The U.S. Centers for Medicare & Medicaid Services (CMS) is making significant changes in 2024 to the Accountable Care Organization Realizing Equity, Access and Community Health (ACO REACH) payment model.
The updates include the introduction of a new approach to payment designed to enhance care delivery and care coordination for patients in underserved communities, according to CMS.
The agency will also require participating organizations to develop and implement a health equity plan to identify underserved communities in their markets, as well as create initiatives to reduce health disparities.
“In response to stakeholder feedback, [CMS] is announcing a coordinated set of changes to the [ACO REACH] Model starting in performance year 2024 that are expected to improve the model test by increasing predictability for model participants, protecting against inappropriate risk score growth and maintaining consistency across CMS programs and Center for Medicare and Medicaid Innovation models, and further advancing health equity,” the agency indicated on its website.
The forthcoming revised payment system is designed to increase the impact of the agency’s Health Equity Benchmark Adjustment, which rewards participants that are doing a good job of improving equal access and quality across patient populations.
In 2024, participants that achieve certain benchmarks will receive bonuses on a graduated scale based on their performance. Top performers will receive $30 per-beneficiary, per-month (PBPM). Participants at the next level of performance will get a $20 PBPM whereas others will receive $10 PBPM.
In addition to the health equity components, the program in 2024 will include policies intended to ensure that physicians and other providers continue to play a “primary role in accountable care,” CMS indicated.
Starting next year, at least 75% control of each ACO’s governing body must be held by participating providers or their designated representatives, compared to 25% during the first two Performance Years of the Global and Professional Direct Contracting (GPDC) models.
The program will also mandate that at least two beneficiary advocates sit on the governing board, both of whom must hold voting rights.
CMS also has plans to strengthen its vetting of prospective participants and to foster greater transparency.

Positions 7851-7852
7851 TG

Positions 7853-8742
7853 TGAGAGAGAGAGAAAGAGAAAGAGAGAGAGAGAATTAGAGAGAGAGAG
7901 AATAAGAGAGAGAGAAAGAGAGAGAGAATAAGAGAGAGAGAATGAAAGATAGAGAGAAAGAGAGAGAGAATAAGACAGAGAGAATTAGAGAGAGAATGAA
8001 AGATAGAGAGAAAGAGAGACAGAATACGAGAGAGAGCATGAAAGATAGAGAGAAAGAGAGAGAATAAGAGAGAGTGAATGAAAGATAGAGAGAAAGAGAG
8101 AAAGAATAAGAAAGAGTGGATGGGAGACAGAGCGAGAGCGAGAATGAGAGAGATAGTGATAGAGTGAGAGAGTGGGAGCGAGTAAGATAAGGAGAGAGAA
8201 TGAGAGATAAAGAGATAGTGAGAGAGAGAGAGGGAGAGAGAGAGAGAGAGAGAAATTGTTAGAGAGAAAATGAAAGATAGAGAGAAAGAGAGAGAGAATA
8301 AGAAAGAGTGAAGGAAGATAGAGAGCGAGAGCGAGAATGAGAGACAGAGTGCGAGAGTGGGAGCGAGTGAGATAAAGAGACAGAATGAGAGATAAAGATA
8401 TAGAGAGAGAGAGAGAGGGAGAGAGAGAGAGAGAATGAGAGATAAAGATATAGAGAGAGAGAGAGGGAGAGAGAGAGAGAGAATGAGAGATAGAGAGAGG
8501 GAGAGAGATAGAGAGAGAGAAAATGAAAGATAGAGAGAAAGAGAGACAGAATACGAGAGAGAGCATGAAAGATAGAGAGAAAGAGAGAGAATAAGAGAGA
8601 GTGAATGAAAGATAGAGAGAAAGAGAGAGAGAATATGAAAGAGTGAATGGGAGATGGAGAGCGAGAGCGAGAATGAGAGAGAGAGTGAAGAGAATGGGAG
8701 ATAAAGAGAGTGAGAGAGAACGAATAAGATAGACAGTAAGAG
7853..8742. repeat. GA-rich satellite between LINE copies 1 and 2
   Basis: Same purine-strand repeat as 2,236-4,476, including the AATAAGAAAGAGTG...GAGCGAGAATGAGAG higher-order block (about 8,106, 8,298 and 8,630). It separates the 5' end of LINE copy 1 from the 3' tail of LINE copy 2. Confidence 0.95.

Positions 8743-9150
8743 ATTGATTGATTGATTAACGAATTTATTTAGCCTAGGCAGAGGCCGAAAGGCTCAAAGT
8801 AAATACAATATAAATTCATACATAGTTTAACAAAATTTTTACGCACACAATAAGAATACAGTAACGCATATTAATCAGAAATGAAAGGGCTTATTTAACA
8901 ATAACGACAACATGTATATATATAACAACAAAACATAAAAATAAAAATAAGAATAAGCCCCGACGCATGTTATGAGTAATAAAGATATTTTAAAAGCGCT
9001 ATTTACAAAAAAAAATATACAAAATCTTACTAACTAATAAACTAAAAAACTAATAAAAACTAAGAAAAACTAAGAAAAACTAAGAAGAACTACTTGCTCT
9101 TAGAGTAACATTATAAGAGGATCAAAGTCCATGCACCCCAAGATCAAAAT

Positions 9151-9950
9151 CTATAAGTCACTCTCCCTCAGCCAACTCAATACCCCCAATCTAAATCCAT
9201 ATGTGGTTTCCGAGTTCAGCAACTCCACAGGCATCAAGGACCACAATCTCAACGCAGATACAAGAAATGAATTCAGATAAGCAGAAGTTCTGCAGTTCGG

“CMS will ask for additional information on applicants’ ownership, leadership, and governing board to gain better visibility into ownership interests and affiliations to ensure participants’ interests align with CMS’s vision,” the agency indicated. “We will employ increased up-front screening of applicants, robust monitoring of participants, and greater transparency into the model’s progress during implementation, even before final evaluation results, and will share more information on the participants and their work to improve care. Last, CMS will also explore stronger protections against inappropriate coding and risk score growth.”
Hospices that have joined ACOs are able to participate in ACO REACH directly. Providers can also develop preferred provider relationships with ACOs. The two parties can negotiate mutually beneficial terms that are customized to the needs and characteristics of their patient population. This practice began with the direct contracting models and will continue in the new program.
These contracts can involve shared-savings arrangements in which providers can receive a portion of the dollar amount of any health care cost reductions.
Within these contracts, the ACO takes on the role of the payer for the downstream provider, and they have options in how they approach reimbursement. Payments could be based on a full-capitation model with a per-patient, per-month rate, or they can be fee-for-service.
Other possibilities include hybrid models in which the hospice or other post-acute provider will receive a portion of their reimbursement on a fee-for-service basis, as well as additional payments later on determined by performance on quality metrics.
ACOs will be a cornerstone of CMS payment policy in the coming years. The agency seeks to align 100% of Medicare beneficiaries with an accountable care entity, Center for Medicare & Medicaid Innovation (CMMI) Director Elizabeth Fowler said at the National Association of ACOs (NAACOS) conference last year.
“Integration, team-based coordinated care through advanced primary care and ACOs is really the linchpin to driving better outcomes and bending the health care cost curve,” Fowler said. “As part of the strategy, we laid out five objectives. And we set a bold goal of having 100% of Medicare beneficiaries and the vast majority of Medicaid beneficiaries in accountable care relationships with providers who are responsible for cost of care and quality.”